Traverse City Central junior Sophia Hagerty makes a pass at Traverse City West Senior High School in Traverse City on Wednesday.

TRAVERSE CITY — Tens of thousands of parents have asked for the science and data behind Gov. Gretchen Whitmer's September executive order requiring athletes in organized sports to wear face masks.

Although the Michigan Supreme Court ruled Whitmer's orders were drawn from a 1945 law that didn't apply, the language of the sports mask mandate was adopted into an epidemic order from Michigan Department of Health and Human Services Director Robert Gordon two weeks ago. Michigan still requires athletes to wear masks while competing, a measure public health officials contend will limit the spread of COVID-19.

But the mask mandate prompted a national discussion on the safety of adding a barrier to an already strenuous activity, particularly after the state athletic association of Massachusetts has the same mandate in their state for soccer.

There are no records, at least according to email communications obtained through a Record-Eagle Freedom of Information Act request, of top state health officials communicating studies that supported wearing masks during exercise until four days after the Sept. 4 executive order was signed.

By then the order's wording had already caused confusion among coaches and athletic administrators statewide. Several youth sports organizations were left to decide for themselves the order's scope and reach heading into a busy Labor Day weekend.

On Sept. 8, Dr. Natasha Bagdasarian, a senior public health physician contracted by the MDHHS, emailed two studies to Dr. Joneigh Khaldun, Michigan’s chief medical executive. Those studies analyzed data related to wearing masks while exercising.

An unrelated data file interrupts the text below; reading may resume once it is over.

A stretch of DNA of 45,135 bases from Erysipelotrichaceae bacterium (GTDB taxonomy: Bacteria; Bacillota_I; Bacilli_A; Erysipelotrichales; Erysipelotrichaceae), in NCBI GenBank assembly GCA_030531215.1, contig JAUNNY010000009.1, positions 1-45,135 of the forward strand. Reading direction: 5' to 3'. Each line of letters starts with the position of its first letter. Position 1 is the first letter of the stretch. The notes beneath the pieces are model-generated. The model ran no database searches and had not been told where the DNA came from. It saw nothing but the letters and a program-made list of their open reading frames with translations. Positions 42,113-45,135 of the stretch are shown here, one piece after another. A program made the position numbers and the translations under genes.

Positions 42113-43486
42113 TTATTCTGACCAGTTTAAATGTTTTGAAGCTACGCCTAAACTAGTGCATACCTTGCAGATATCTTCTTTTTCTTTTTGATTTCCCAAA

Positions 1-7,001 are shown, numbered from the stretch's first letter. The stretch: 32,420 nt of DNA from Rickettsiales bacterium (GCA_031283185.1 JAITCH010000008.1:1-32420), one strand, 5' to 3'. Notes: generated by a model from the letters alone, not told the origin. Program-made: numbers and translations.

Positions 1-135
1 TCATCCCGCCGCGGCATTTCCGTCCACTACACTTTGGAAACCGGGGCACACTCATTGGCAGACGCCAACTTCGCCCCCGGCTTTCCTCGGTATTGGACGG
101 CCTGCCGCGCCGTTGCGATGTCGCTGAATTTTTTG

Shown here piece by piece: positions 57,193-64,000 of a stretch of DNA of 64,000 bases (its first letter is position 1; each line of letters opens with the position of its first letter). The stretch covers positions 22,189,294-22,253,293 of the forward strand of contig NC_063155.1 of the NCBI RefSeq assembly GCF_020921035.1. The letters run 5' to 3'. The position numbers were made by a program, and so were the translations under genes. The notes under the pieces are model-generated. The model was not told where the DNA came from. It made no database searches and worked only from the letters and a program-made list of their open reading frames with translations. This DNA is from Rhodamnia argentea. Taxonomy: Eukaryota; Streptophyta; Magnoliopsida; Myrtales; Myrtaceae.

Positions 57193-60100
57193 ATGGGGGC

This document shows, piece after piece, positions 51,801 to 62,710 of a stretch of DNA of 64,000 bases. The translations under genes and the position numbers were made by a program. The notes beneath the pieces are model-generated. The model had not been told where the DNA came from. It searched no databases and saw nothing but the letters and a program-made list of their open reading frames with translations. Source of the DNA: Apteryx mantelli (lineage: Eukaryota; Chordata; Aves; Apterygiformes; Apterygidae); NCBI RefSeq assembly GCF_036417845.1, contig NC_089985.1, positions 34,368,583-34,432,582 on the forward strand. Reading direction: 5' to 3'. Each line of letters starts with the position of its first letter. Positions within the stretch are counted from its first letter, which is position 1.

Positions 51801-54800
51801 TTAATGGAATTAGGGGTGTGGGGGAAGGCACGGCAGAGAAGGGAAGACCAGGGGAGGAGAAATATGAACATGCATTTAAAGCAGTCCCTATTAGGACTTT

Whitmer’s first executive order was signed Sept. 4. It was reissued Sept. 9 (Executive Order No. 180) to clarify masks were necessary unless participants could consistently stay six feet apart, except for "occasional and fleeting moments."

MDHHS Spokesperson Bob Wheaton, when reached for comment via email, declined to conclude there was no data communicated prior to the order's signing. Bagdasarian, reached for comment through Wheaton, added "several" studies were reviewed and discussed leading up to the order.

"Discussions occurred during meetings and did not always involve the exchange of emails," Bagdasarian said.

Regardless of the timing behind the emails, the content of the studies widely differed from the image state officials painted of them in media contacts.

The first was the “Impact of the COVID-19 pandemic on sports and exercise” published in the Asia-Pacific Journal of Sports Medicine, the second was the “Effects of surgical and FFP2/N95 face masks on cardiopulmonary exercise capacity” published in Clinical Research in Cardiology — also the US National Library of Medicine, managed by the National Institute of Health.

The Asia-Pacific Journal study authored by Ashley Ying-Ying Wong and seven others measured the heart rate of 23 people while wearing a surgical mask and walking on a treadmill at four kilometers per hour for six minutes.

The researchers concluded that "exercise with a facemask definitely has a toll on the human body and it is advised to adjust the exercise intensity when masked."

The Clinical Research in Cardiology study had people ride a stationary bike while wearing N95 and surgical masks, measuring the output on the bike as a variable.